It was a pleasure to talk to director Andrzej Bartkowiak (Romeo Must Die, Doom, Maximum Impact). His latest feature Dead Reckoning features K.J. Apa as Niko, an immigrant who is torn between assimilating in America and honoring the plans of his family (Scott Adkins plays his brother). During our interview, Bartowiak discussed how he was able to bring a ton of production value to an indie feature
From his years working as a cinematographer (most notably, he had a fruitful collaboration with director Sidney Lumet) and director, Andrzej Bartkowiak has crafted lifelong friendships and connections that would aid him in getting Dead Reckoning off the ground. Scott Adkins is Marco, a man who is bent on retribution after his father’s death at the hands of an agent (James Remar). Marco’s brother Niko (K.J. Apa) is conflicted about the mission, as he falls in love during a random meeting with a girl named Tillie (India Eisley).
The interview with Bartkowiak, especially since I’m a huge Sidney Lumet fan, was a total goldmine. Bartkowiak was very engaging and insightful during our talk, but due to a technological mishap (our chat disconnected and my phone didn’t record the second call), all I have is seven minutes of our twenty minute conversation.
That said, Dead Reckoning was an engaging watch just to see Bartowiak pull off some impressive sequences (including an explosion) without a big budget at his disposal. Scott Adkins, James Remar, as well as cameos from John Shea and Frances Fisher are also a huge reason to check this movie out. I have yet to check out Riverdale, but obviously Apa enthusiasts should also check out his work in Dead Reckoning.
You’re a prolific artist. I’m assuming you have you been keeping busy as a filmmaker during this state of sheltering in place?
Yes. I’ve been working on a script and developing it. Johnny Mack wrote (the screenplay). It’s an action comedy. I’ve been busy casting. The movie has 68 speaking parts and it’s quite bit of work!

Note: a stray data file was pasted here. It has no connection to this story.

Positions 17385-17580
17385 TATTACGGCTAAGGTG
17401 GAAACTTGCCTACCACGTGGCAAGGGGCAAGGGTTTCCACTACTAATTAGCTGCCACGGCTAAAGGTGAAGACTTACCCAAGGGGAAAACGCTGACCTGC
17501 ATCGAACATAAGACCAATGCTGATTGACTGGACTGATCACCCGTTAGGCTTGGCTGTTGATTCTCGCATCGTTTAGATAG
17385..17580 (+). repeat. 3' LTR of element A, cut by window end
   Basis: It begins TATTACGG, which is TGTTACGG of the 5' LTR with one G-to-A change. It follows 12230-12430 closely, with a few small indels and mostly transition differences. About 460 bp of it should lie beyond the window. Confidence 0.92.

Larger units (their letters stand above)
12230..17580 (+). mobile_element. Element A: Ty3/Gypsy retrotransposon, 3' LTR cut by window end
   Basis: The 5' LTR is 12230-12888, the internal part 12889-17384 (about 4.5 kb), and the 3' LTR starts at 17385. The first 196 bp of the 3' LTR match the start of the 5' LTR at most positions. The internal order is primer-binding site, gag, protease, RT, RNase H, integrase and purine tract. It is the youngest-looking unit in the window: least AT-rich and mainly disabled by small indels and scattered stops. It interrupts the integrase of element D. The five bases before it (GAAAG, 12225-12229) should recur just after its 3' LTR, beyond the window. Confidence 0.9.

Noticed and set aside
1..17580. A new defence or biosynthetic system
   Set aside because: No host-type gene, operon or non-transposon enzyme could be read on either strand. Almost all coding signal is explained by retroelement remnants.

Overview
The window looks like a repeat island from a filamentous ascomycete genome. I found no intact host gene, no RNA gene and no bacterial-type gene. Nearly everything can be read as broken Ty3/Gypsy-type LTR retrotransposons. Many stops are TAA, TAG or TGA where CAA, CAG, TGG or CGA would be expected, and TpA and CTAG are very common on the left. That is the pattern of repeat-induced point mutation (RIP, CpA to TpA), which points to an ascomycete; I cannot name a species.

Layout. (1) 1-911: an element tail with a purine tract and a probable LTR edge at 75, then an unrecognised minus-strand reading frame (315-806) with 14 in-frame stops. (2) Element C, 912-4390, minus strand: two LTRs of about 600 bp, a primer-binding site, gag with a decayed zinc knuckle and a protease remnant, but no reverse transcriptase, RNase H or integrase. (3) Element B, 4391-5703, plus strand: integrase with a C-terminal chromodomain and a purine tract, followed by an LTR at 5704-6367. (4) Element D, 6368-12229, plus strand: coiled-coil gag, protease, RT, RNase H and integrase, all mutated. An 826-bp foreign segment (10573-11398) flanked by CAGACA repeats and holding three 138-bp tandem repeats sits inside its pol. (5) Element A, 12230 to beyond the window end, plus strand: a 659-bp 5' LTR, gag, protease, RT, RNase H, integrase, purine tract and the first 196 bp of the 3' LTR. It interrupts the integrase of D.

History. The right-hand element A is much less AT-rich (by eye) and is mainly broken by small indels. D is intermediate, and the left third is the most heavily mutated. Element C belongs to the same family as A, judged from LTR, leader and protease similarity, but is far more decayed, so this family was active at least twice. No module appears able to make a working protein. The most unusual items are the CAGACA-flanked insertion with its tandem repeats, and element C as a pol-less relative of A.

But it is funny, we are together but we are in different rooms with a computer. My son is following my footsteps and he started working a month ago. He did a big Geico campaign/commercial. They COVID tested everybody in LA and they hired a 737 to fly them to Montana. After testing, they couldn’t go commercial – they had to go private.
It’s incredible. The tasks and dollars that go into making a movie now is harder with all the safety rules. Which is very important of course but it’s a challenge and I’m getting used to it. And I’m getting used to Zoom!!
You’ve worked with so much diverse talent in your career. What was it like having K.J. Apa and India Eisley topline your movie? Getting Scott Adkins was also a coup.
I was very lucky. I knew Scott Adkins. We went to dinner. We had no money, by the way, to make this f**king movie. It was an independent movie. I’m used to studio movies. I’m an immigrant and it was a movie of passion and love for me. The immigrant story really took me and when we developed the script, a lot of my experiences went into it.
My casting director, she said ‘This kid (K.J. Apa), I met him in a reading and he’s amazing. He’s a young kid, unknown from New Zealand.’
India is incredibly innocent and I wanted the chemistry to work. The chemistry between the two of them – they did a beautiful job together. And K.J. was just . . . it was a dream. I had no time like I did in a studio movie to rehearse the movie or have table readings. We just started shooting it in a very short time.
Actors had to deliver instantly and we didn’t have time for 50 takes. Some movies you end up doing 1-3 takes and they delivered incredibly. I must say I’m delighted that it’s done and the movie is going to be released. It took a long time to finish it but finally it’s here and it’s out!
Watching Scott Adkins and James Remar work together was one of my favorite aspects of Dead Reckoning.
Listen, thank God I was friends with both of them and Scott has always wanted to be a dramatic actor since he was young. He, of course, is an incredible martial artist. We had no money, his agents didn’t want to do it. I flew to London and had dinner and told him the story and he said ‘I’m in.’
James wanted to do the movie and he’s just fantastic in it. With production values, I love wall to wall music starting with Romeo Must Die. We had no money for music on this film and I’m casting in Boston and I’m casting this woman, Devon Diep, and she had a great audition. She said ‘I also write and perform music.’ I said ‘Send me all your music.” She wrote and performed all the music in the movie for free.
Unbelievable. And Sean Murray. I called Sean and said “Sean, I’ve got no money.” His father is Don Murray, I’ve known Don since the ‘70s and I’ve known Sean since he was six years old. I said “Sean, can you do me a favor and write this f**king music for nothing?”
Dead Reckoining is now available on VOD and Digital via Shout! Studios.
On the latest episode of Find Your Film, we review the flicks The Life Ahead and Fatman. Our movie recommendations are The China Syndrome, The Wolf of Snow Hollow, Dementia, and Piercing: